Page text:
Property tax is a tax levied on real estate and occasionally, on other property, you own as well. The amount of property tax you owe is usually assessed by your local government and is based on both the location of the property and its value.
How to calculate property tax
Property tax is determined by multiplying the value of the property by the tax rate. Here’s how the value of your property and it’s given tax rate are determined:
The Value of the Property
Assessors, also called appraisers, are people who work for the local tax authorities, tracking the value of every piece of land and or property in their district, be it in a city, county or otherwise.
These appraisers maintain databases of the tax value of the property, which are typically less than the market value of the property. This is a common practice to keep tax rates more manageable (think: the higher the value of the property, the higher the associated taxes will be), although how much less will differ by area.
Your home’s value is often tracked using sophisticated mapping software that takes into account permit applications for remodeling projects, rental contracts, recent inspections, changes in resource use, reports from neighbors and more.
Cars, machinery, and other property may be subject to personal property tax as well.
The Tax Rate
Property tax rates are based on something known as the “millage rate,” which is the amount per $1,000 of property value used to calculate local property taxes. Your property tax rate is likely to be expressed in a number of “mills,” where one “Mill” is equal to one-thousandth of a dollar.
For example: if the property tax rate on homes is 15 mills, homeowners in that area will pay $15 in tax for every $1,000 in assessed home value. Thus, a house that’s valued at $200,000 will owe $3,000 in property taxes.
Some taxing authorities apply the property tax rate only to a portion of the home value, rather than to the full home value, greatly reducing the amount of property tax owed. In the end, it’s up to the local taxing authority to determine the tax rate.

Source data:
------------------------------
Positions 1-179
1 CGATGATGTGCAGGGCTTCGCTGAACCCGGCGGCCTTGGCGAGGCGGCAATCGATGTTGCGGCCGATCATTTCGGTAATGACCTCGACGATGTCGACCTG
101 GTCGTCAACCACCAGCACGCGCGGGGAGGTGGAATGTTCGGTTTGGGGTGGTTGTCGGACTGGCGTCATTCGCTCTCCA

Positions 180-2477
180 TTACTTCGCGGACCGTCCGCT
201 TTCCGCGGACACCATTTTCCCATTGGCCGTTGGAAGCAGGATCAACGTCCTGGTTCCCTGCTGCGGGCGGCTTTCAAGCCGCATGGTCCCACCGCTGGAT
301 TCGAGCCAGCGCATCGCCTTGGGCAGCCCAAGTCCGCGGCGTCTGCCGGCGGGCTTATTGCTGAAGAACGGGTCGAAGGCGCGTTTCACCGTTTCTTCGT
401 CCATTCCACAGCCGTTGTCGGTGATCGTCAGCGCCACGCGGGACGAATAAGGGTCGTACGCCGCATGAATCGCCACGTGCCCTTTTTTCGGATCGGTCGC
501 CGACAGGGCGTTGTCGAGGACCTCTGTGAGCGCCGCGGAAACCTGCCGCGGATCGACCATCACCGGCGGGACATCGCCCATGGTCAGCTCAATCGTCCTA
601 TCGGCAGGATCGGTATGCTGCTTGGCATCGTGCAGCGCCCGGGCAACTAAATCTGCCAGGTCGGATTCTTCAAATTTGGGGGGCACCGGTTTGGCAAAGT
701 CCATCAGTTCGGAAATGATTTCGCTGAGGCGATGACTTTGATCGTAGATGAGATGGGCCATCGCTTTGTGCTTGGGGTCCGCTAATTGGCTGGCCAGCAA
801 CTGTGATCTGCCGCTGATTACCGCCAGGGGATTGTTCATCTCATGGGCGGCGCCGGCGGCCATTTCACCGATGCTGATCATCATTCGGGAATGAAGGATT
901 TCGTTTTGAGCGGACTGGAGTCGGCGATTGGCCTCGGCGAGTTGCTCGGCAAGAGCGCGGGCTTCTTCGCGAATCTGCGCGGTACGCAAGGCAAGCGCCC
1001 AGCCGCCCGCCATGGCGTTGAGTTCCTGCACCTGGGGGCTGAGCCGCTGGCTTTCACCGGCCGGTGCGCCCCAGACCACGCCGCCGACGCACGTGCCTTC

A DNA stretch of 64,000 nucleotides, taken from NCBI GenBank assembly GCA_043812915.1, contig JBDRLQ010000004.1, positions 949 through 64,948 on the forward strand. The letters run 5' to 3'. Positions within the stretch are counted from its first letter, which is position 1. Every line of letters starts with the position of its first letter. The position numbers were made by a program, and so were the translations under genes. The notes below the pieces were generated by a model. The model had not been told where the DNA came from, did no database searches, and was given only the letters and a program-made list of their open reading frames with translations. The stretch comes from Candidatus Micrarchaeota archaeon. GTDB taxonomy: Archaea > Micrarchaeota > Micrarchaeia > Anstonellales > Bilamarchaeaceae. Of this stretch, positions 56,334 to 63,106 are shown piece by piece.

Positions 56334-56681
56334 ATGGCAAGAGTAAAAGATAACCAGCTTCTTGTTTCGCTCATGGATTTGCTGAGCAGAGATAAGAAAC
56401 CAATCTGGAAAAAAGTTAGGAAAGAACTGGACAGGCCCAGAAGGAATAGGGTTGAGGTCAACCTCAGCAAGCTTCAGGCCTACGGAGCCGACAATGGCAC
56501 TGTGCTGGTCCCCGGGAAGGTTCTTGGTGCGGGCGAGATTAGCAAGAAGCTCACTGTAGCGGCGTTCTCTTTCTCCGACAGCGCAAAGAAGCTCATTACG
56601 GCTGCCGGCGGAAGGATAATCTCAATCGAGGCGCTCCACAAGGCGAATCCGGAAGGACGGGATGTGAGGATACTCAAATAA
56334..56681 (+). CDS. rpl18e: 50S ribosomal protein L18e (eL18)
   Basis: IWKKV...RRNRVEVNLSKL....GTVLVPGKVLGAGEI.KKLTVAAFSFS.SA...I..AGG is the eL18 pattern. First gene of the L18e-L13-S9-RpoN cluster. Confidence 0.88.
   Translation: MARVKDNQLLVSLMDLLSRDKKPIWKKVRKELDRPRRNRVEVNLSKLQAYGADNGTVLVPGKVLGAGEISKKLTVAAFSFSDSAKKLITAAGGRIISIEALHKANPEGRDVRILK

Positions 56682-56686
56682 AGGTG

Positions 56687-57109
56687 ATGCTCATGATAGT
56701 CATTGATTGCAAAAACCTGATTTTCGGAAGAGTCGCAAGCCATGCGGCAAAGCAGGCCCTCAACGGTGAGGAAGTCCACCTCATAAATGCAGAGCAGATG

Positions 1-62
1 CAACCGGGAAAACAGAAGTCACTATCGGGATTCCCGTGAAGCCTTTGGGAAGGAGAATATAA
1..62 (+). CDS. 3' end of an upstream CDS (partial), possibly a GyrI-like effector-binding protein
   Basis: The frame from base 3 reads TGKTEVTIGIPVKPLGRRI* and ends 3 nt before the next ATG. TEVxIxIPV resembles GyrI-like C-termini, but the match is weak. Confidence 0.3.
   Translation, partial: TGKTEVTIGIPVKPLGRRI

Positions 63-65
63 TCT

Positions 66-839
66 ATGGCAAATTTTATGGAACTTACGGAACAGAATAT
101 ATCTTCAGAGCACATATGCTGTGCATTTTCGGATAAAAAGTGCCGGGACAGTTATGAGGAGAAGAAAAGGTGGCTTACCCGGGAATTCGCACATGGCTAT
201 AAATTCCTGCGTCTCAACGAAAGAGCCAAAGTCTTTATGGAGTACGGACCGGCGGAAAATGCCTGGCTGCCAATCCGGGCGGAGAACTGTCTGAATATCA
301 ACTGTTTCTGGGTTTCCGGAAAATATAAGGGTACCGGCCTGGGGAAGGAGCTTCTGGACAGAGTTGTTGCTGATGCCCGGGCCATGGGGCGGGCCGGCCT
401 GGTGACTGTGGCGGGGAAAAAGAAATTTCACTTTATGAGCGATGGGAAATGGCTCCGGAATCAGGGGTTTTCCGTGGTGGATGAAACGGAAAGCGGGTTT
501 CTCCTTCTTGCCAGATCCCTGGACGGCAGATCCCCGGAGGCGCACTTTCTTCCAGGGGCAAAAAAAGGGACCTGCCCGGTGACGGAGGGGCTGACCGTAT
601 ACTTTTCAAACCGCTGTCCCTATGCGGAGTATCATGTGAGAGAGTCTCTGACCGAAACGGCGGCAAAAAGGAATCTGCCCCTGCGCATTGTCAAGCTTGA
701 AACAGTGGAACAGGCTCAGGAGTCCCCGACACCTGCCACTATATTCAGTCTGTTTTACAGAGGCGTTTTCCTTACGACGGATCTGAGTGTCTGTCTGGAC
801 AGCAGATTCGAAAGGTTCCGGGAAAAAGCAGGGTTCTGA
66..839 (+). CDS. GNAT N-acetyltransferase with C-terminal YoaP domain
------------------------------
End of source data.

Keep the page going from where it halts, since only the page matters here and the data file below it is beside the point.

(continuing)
What property tax pays for
Your property taxes generally go to the local government and are used to pay for community services such as schools, police and fire departments, road construction and other locally-based projects.
Like all citizens, you’re responsible for paying your property taxes in full and on time – failing to do so can result in the authorities placing a tax lien on your property.
While it’s not a seizure of assets (no one will take your house,) A tax lien claims part or all of the proceeds from the property should you ever rent or sell it. If you’re in the market for a new home, check with your local tax office to ensure that there are no tax liens on the property prior to purchasing it, as some states this financial responsibility can be passed onto the new owner.
How to dispute your property tax bill
If you disagree with a property tax bill on your home, your best bet is to challenge your home’s assessed value. In order to do this, you’ll need to prove that the assessed value of your home, doesn’t reflect it’s property’s true value.
If you choose to take this route, start by Gathering comparable listings or ask a real estate agent to pull records of comparable property sales for you. Or, you can look at the property tax value of other local homes, which are frequently available online from the local tax assessor.
Then, call your assessor’s office to learn how the dispute process works in your area. Start by discussing your findings by phone or in person, using homes that have a similar tax value or higher than yours.
You also might be able to pursue the case with an independent tax appeals board should working directly with your tax office not give you the results you’re looking for.
How to pay property tax
Typically, there are two ways to pay property tax on a house:
- Write a check or pay online once a year (or once every six months) when the bill comes from the taxing authority.
- Set aside money each month in an escrow account when you pay the mortgage.
Don’t assume you’re paying property tax when you give money to the escrow company. Think of that as “saving up” for the property tax bill. The escrow company uses the money in your escrow account to pay your property tax when the bill arrives.
How to deduct property tax on your tax return
Property tax can be tax-deductible. Use Schedule A when you file your return to figure your deduction amount.
In 2018 a new limit on property tax deductions was announced. Now, you may deduct up to $10,000 ($5,000 if married filing separately) for a combination of property taxes and either state and local income taxes or sales taxes.
if you want to deduct property tax, you’ll need to itemize your taxes instead of taking the standard deduction. This will most likely take you more time, however, it often leaves you with a lower tax bill, making it well worth the effort.